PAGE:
–Brushing your body in the shower with a stiff skin brush can help the elimination–action of the skin.

–Generally trading in all conventional skin care products, soaps, and shampoos for organic ones or ones without any artificial or chemical ingredients will cut down on toxins, and will probably also eliminate rashes and many other skin problems.

–Ocean bathing, if you can get it, is very soothing to the skin.

–If you can’t find tea tree oil, lemon juice is also a natural antiseptic, and less expensive.

Baking With Whole Wheat Flour

If you’ve been reading this newsletter for a while, you know that white flour is a major contributor to weight gain (not to mention heart disease and diabetes). Does that mean that in order for your health to improve, you have to give up delicious foods like cakes, pies, cookies, and bread? Not at all! If you’ve been reading for a while, you’ll also know that adding healthy foods is much more important than subtracting unhealthy foods. But is it possible for baked goods to be healthy? Absolutely! It all depends on the quality of the ingredients. Traditionally, baked goods were made with whole–grain flour, which, unlike its refined counterpart, contains nutrients and fiber in addition to carbohydrates. Not only are baked goods made with whole grains more nutritious and filling than those made with white flour, but they possess a richer, more complex flavor, and provide you with steady, lasting energy rather than a brief carbohydrate high followed by a sudden crash. So what’s the catch? Well, it’s been so long since baked goods were commonly made with whole–grain ingredients that most people no longer know how to do it. To alleviate this problem, we’ve provided some useful tips you can rely on for substituting whole grain flour when you’re using a recipe that calls for white flour (your local health food store will carry the whole–grain flours to which we refer):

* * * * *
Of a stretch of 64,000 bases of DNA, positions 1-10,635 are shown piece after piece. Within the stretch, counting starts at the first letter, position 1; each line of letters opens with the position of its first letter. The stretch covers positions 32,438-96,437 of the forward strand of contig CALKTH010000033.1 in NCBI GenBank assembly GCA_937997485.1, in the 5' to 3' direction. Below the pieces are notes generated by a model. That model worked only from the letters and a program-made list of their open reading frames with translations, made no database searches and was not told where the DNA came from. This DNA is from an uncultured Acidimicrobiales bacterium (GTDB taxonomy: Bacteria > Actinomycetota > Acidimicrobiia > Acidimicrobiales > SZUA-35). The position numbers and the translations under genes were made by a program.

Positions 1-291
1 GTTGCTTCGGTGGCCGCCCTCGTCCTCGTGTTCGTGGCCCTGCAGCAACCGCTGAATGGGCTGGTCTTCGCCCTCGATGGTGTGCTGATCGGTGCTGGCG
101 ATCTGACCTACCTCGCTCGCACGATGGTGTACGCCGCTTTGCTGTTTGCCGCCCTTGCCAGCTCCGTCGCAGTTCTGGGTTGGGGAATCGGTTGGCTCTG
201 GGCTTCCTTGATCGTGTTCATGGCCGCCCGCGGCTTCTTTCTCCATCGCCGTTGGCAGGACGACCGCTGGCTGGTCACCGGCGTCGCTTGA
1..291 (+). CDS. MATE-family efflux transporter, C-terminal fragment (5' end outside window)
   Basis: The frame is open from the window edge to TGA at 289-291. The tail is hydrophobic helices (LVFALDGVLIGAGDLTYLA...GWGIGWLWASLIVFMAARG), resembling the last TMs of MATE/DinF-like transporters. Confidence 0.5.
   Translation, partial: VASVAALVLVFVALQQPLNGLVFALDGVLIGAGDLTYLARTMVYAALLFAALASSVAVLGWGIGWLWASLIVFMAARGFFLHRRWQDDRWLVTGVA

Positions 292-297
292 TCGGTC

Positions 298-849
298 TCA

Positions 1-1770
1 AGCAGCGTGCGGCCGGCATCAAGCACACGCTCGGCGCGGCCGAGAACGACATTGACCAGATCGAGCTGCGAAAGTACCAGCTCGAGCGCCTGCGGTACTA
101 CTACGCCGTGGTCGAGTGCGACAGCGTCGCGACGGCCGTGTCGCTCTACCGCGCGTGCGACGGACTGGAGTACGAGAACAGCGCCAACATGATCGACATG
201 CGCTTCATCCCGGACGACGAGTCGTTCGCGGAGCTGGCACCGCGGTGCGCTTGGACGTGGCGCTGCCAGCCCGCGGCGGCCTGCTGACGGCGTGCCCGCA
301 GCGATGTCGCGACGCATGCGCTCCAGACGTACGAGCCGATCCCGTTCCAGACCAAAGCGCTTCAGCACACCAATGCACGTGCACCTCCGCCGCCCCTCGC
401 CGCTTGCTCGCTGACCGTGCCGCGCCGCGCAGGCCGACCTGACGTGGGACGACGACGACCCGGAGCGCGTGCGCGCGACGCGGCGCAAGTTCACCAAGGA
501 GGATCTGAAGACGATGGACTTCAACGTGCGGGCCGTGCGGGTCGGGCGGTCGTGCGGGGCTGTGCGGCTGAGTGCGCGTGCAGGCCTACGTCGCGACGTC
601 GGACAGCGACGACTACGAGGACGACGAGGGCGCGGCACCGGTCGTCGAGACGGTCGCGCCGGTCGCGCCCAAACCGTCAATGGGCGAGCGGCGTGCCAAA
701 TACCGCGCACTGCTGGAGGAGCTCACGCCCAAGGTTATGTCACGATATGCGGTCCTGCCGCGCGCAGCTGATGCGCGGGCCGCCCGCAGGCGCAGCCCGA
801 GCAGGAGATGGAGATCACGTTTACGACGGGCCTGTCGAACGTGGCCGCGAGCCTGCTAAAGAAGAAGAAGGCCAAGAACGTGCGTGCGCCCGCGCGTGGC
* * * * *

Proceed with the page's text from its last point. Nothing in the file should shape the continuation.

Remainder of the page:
–Often a recipe will call for all–purpose flour, which is more or less equal parts bread flour (high gluten) and pastry flour (low gluten). As a substitute for all–purpose flour, just mix equal parts whole wheat bread flour and whole wheat pastry flour. Buy it freshly ground in the bulk section of your local organic food store.

–When making something that requires structure and rising time, like bread, a recipe usually calls for bread flour—so use whole wheat bread flour. When making something that is more tender and flaky, and doesn’t require structure, like biscuits or scones, use whole wheat pastry flour.

–To vary the flavor in baking (especially in the case of bread), other kinds of flour, like rye or buckwheat flour, can be substituted for part of the whole wheat. Remember, however, that these flours have too little gluten to create structure, so only use about 1 part of these flours in bread compared to 4 parts whole wheat, otherwise it won’t rise much. While whole wheat bread will never be as light and fluffy as white bread, it will be far more satisfying; you’ll come to prefer it because of how good it makes you feel and because of its hearty flavor.

–Whole wheat flour requires a little more moisture than white flour. Be prepared to add more liquid about a tablespoon at a time to achieve the proper consistency.

–If baking bread with added yeast, increase the yeast from the usual 2 1/4 teaspoons to a whole tablespoon for whole wheat bread.

–For making baked goods that require very low gluten, like pie crust or cake, substitute whole spelt flour for part of the whole wheat pastry flour. Two parts spelt to three parts whole wheat pastry is a good ratio for pie crust and for cake recipes that call for cake flour (super–refined and bleached white flour). If your cake recipe calls for both all–purpose flour and cake flour, use pastry flour instead of all–purpose flour and spelt instead of cake flour.